“Covid has taught us to say ‘thank you’ to Grab drivers and food deliverers”: Dr Tan Lai Yong
Salt&Light // April 1, 2021, 7:42 pm
Dr Tan (right) with senior counsel Lok Vi Ming (left), who wrote the foreword of Dr Tan's latest book, Encountering Covid, Embracing Covenant, Engaging Community . Photo by Ang Wei Ming.
An offer of a glass of water, a listening ear, prayers – these are all ways that God can use us to care for the community, says Dr Tan Lai Yong.
In his latest book, Encountering Covid, Embracing Covenant, Engaging Community, the well-known author, educator and medical doctor shares stories from his encounters with friends and strangers – such as a wheelchair delivery man, a teenager with cerebral palsy and a migrant worker poet – who have unexpected things to teach us about humanity during the time of Covid-19.
The wisdom Dr Tan reveals in simple things and every day encounters is a reminder to believers of God’s Covenant and an encouragement to us all to “hold fast to what is good” in a tumultuous time.
Salt&Light sat down with Dr Tan and senior counsel Lok Vi Ming, chairman of the Council of Elders at Bethesda Bedok-Tampines Church who wrote the foreword of the book, to find out more.
How do you think we’re doing in engaging the community in a covenantal way amidst the Covid season?
LVM: I think definitely there is a greater sense of awareness that there are people who are hurting, and that the pandemic has affected different people differently. We know jobs are lost and we know that some families are really hurting more than others.
“Give thanks in a very humble way, knowing that God has provided. Then look around us and share.”
And the Church, I think, is keenly aware of that. We see churches responding to calls for help, working alongside government agencies. I think this has been translated down to individual Christians on a few fronts.
One, I think a greater sense of gratitude. That God has somehow spared Singapore from the ravages that we’ve seen in so many other communities in so many other countries. And we like to think there has been a divine providence or divine protection over Singapore.
We’ve heard anecdotal stories of how churches have responded in very simple ways – food delivery, packing sanitisers, putting masks together, going out to the homes and communities distributing masks, just giving out money, scholarships, study awards.
Anecdotally, people are coming together, just doing simple works like this.
TLY: On a small scale, I think we have become more ready to say “thank you” to taxi drivers, to Grab drivers, and food delivery people. Last time, for various reasons, we didn’t say thank you so much.
One thing that encouraged me about the churches’ response has to do with the rough sleepers, the homeless.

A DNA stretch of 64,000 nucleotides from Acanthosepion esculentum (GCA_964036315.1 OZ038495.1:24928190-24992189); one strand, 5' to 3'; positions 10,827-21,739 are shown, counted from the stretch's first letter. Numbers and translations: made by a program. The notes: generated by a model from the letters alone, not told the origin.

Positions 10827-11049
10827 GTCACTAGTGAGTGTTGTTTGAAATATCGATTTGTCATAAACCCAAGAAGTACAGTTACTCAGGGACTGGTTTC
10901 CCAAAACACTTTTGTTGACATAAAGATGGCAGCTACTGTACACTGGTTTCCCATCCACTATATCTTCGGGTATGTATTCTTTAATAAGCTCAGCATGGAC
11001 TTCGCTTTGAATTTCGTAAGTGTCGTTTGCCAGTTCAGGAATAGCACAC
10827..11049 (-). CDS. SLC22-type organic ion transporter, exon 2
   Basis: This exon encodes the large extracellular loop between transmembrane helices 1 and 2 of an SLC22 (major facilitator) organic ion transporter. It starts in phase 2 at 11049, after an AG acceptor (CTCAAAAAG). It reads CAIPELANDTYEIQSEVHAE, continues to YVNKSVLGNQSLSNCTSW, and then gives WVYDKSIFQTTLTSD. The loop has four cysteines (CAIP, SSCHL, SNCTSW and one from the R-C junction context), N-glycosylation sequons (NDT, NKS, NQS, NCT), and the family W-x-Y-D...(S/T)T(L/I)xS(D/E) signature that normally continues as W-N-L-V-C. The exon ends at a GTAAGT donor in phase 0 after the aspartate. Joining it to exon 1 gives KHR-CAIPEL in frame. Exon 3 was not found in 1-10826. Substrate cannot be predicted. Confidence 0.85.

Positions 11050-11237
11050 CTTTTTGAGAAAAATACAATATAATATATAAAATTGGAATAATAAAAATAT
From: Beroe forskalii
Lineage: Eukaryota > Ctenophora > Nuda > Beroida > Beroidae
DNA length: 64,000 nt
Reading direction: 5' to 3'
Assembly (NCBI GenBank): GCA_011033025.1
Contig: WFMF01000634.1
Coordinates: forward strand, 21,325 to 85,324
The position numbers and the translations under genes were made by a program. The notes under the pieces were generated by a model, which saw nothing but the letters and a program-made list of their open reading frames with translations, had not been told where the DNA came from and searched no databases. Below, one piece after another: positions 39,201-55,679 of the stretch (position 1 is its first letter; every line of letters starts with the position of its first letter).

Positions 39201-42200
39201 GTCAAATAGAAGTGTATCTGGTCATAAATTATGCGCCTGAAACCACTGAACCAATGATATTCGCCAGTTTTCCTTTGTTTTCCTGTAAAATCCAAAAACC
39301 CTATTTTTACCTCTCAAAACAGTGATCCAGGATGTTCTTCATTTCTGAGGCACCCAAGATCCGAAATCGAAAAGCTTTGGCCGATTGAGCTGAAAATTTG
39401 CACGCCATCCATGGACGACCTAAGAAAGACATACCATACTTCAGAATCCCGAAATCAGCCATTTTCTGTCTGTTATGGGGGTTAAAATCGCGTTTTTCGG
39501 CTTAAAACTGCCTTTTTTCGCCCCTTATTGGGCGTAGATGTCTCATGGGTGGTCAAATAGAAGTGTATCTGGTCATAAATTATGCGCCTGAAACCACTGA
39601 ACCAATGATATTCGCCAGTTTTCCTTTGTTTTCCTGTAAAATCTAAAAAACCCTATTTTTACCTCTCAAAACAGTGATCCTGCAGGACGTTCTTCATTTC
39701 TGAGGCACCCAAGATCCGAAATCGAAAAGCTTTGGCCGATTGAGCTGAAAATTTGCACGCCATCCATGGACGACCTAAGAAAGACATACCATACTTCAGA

“Go beyond the comfort. Partner somebody else who is already a few steps ahead and commit to it.”
My students and I used to have these night trips to walk around Chinatown, New Bridge Road, just to speak to the homeless. And there are very complex issues. It’s not just providing a bed; there are relational issues, anger, hopelessness, the loss of dignity.
And it’s quite amazing that many churches opened up their rooms, carparks to the sleepers. Men came forward to house the rough sleepers, overcoming the red tape, the bureaucracy, to give dignity.
There is an anecdotal, very encouraging, episode that shows that fellowship is still important. Meeting people is still important and, if we have the privilege to do it, we should gather as allowed and gather as saved.
I was having a conversation with a fellow Christian. And he was sharing with me that he had a friend with excess cardboard and could redesign this cardboard into environmentally friendly cardboard beds.
At that time there was a lockdown. You couldn’t get beds imported, say from Malaysia. And these cardboard beds are lightweight, easily assembled and can take a good sized man, no problem. And this was the little innovation that actually helped some churches be able to facilitate the rough sleepers, giving them a place to sleep.
Covid has caused us to rethink how we can help others.
Where should the ordinary Christian start looking for ways to engage the community in a covenantal way?
TLY: I would say the first thing is to give thanks. As Vi Ming has shared, it’s really to give thanks in a very humble way, knowing that God has provided. Then look around us and share.
We all have different gifts – some of us are more comfortable working with children, some of us are more comfortable working with migrant communities. Go beyond the comfort. Partner somebody else who is already a few steps ahead and commit to it, acknowledging that God has given us the time or the resources to share.
The Bible is very clear – a glass of water, hospitality, listening ear, the prayers of the saints, this is where God would use us.
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